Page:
2018: The Richard B. Salomon Faculty Research Awards Fund, $15,000. Project Title: “Furnace and Fugue: A Digital Edition of Michael Maier's Atalanta fugiens (1618) with Scholarly Commentary,” with Donna Bilak.
2018: Humanities Grant, Gladys Krieble Delmas Foundation, $16,000. Project Title: “Furnace and Fugue: A Digital Edition of Michael Maier's Atalanta fugiens (1618) with Scholarly Commentary,” with Donna Bilak.
2017: Seed/Bridge Grant, Social Science Research Institute, Brown University, $4,800. Project Title: “Furnace and Fugue: A Digital Edition of Michael Maier's Atalanta fugiens (1618) with Scholarly Commentary,” with Donna Bilak.
2011-12: John Simon Guggenheim Memorial Foundation Fellowship.
2010-11: American Council of Learned Societies Frederick Burkhardt Residential Fellowship for Recently Tenured Scholars (Huntington Library)
2005-06: National Endowment for the Humanities Fellowship.
2001-02: Sidney M. Edelstein International Fellowship in the History of the Chemical Sciences and Technologies, Chemical Heritage Foundation (Philadelphia, Pa.) and the Edelstein Center for the History of Science, Technology, and Medicine at the Hebrew University (Jerusalem, Israel).
1998-99: DAAD (German Academic Exchange Service) Annual Grant, Berlin, Germany.
“Corruption, Generation, and the Problem of Menstrua in Early Modern Alchemy,” in Blood Matters: Studies in European Literature and Thought, 1400-1700, edited by Eleanor Decamp and Bonnie Lander Johnson. Philadelphia: University of Pennsylvania Press, 2018.
“Gemstones and Philosophers’ Stones,” in Wonder: 50 years of RISD Glass, edited by Denise Markonish Providence, RI: Rhode Island School of Design, 2017.
"Double Take." Manual: A Resource About Art and Its Making Issue 6: Assemblage (Spring 2016).
“Spuren der alchemischen Vergangenheit. Das Labor als Archiv im frühneuzeitlichen Sachsen” [“Traces of the Alchemical Past: The Laboratory as Archive in Early Modern Saxony”]. In Spuren der Avantgarde: Theatrum alchemicum, Frühe Neuzeit und Moderne im Kulturvergleich, edited by Helmar Schramm, Michael Lorber, and Jan Lazardzig. Berlin: Walter de Gruyter, 2016.
“The Alchemist.” In A Companion to the History of Science, edited by Bernard Lightman. Malden, Mass and Oxford: Wiley-Blackwell, 2016.
"The Alchemist in His Laboratory." In Goldenes Wissen. Die Alchemie – Sunstanzen, Synthesen, Symbolik. Ausstellung Der Herzog August Bibliothek Wolfenbüttel (Bibliotheca Augusta: Augusteerhalle, Schatzkammer, Kabinett) vom 31. August 2014 bis zum 22. Februar 2015, edited by Petra Feuerstein-Herz and Stefan Laube, 121-28. Wolfenbüttel: Herzog August Bibliothek, 2014.
“Introduction.” In Tara Nummedal, guest ed., “Alchemy and Religion in Christian Europe.” Special issue, Ambix 60, no. 4 (November 2013): 311-322.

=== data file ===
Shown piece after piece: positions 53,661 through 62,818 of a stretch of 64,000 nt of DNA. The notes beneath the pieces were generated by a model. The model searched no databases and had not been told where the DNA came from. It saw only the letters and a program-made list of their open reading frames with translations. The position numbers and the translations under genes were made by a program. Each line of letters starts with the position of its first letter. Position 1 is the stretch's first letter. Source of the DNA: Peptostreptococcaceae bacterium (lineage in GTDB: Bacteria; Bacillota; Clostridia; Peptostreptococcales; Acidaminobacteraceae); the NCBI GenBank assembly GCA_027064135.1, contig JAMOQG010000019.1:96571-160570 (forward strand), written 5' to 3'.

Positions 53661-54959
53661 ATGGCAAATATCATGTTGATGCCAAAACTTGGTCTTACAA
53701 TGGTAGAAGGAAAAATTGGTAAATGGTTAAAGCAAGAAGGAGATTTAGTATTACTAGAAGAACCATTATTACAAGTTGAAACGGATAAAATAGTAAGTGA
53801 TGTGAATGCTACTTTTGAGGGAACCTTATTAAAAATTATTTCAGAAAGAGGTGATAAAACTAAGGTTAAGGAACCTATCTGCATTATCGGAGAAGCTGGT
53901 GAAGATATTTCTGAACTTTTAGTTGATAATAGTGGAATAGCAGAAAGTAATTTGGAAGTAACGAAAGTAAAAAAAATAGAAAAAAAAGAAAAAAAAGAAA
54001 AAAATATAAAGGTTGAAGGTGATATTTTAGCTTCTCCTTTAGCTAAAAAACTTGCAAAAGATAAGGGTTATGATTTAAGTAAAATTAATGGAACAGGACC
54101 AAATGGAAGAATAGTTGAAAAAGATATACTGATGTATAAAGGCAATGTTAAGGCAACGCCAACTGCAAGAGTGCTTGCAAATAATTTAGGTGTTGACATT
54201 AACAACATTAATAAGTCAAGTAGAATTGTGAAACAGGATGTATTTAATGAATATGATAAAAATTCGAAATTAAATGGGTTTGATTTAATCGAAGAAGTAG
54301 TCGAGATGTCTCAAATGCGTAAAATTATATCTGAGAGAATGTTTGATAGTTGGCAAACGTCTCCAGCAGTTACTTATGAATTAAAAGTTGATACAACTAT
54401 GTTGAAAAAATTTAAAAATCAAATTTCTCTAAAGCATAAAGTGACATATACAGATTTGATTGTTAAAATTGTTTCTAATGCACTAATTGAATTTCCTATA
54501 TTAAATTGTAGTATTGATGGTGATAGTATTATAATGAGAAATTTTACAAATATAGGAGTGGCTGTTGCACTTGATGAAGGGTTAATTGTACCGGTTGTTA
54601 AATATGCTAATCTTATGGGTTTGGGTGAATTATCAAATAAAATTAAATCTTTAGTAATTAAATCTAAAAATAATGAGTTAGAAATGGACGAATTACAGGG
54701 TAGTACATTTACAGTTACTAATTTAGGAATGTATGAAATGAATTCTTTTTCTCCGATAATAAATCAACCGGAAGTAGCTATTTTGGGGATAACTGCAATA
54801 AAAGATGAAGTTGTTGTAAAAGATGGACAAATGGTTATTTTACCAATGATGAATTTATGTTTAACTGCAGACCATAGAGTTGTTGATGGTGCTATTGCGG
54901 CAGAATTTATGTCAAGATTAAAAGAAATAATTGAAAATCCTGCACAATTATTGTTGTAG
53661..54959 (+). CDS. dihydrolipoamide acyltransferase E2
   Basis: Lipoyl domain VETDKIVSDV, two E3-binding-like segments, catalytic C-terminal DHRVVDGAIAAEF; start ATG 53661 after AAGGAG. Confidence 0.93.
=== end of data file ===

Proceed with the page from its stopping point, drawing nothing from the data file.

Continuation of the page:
“Words and Works in the History of Alchemy.” Focus Section on “Alchemy and the History of Science,” edited by Bruce Moran in Isis 102, no. 20 (June 2011): 330-337.
Alchemy and Authority in the Holy Roman Empire. Chicago: University of Chicago Press, 2007.
"On the Utility of Alchemical Fraud." In Chymists and Chymistry: Studies in the History of Alchemy and Early Modern Chemistry, edited by Lawrence Principe. Canton, Mass: Science History Publications, 2007.
"The Problem of Fraud in Early Modern Alchemy." In Shell Games: Scams, Frauds and Deceits in Europe, 1300-1650, edited by Richard Raiswell and Mark Crane, 37-55. Toronto: Centre for Reformation and Renaissance Studies, 2004.
"Contractual Alchemy." Chemical Heritage 21:1 (Spring 2003): 37.
"Practical Alchemy and Commercial Exchange in the Holy Roman Empire." In Merchants and Marvels: Commerce, Science and Art in Early Modern Europe , edited by Pamela H. Smith and Paula Findlen, 201-222. New York and London: Routledge, 2002.
"Kircher's Subterranean World and the Dignity of the Geocosm." In The Great Art of Knowing: The Baroque Encyclopedia of Athanasius Kircher, edited by Daniel Stolzenberg, 37-47. Stanford, CA: Stanford University Library, 2001.
"Alchemical Reproduction and the Career of Anna Maria Zieglerin (c. 1550-1575)" (winner of the 2000 Partington Prize from the Society for the History of Alchemy and Chemistry). Ambix: The Journal of the Society for the History of Alchemy and Early Chemistry 49 (July 2001): 56-68.
"Words of Nature: Scientific Books in the Seventeenth Century" (co-authored with Paula Findlen). In Thornton and Tully's Scientific Books, Libraries and Collectors: A Study of Bibliography and the Book Trade in Relation to the History of Science, 4th ed., edited by Andrew Hunter, 164-215. Brookfield, Vermont: Ashgate Publishing, Ltd., 2000.
|1996||MA||University of California, Davis|
Since 2002, I have taught a range of undergraduate and graduate courses on the history of early modern Europe, the history of science, and professionalization for PhD students. I have also advised undergraduate, MA, and PhD students, concentrators in both History and Science and Society, and supervised numerous honors and PhD theses, independent study projects and concentrations, and summer Undergraduate Teaching and Research Awards (UTRA). As the Director of Graduate Studies in History from 2013-16, I was particularly active in developing and sustaining a rigorous graduate program that can prepare our students for professional careers in academia and beyond.
|HIST 0150B - The Philosophers' Stone: Alchemy From Antiquity to Harry Potter|
|HIST 1964A - Age of Impostors: Fraud, Identification, and the Self in Early Modern Europe|
|HIST 1964B - The Enchanted World: Magic, Angels, and Demons in Early Modern Europe|
|HIST 2981J - The Body|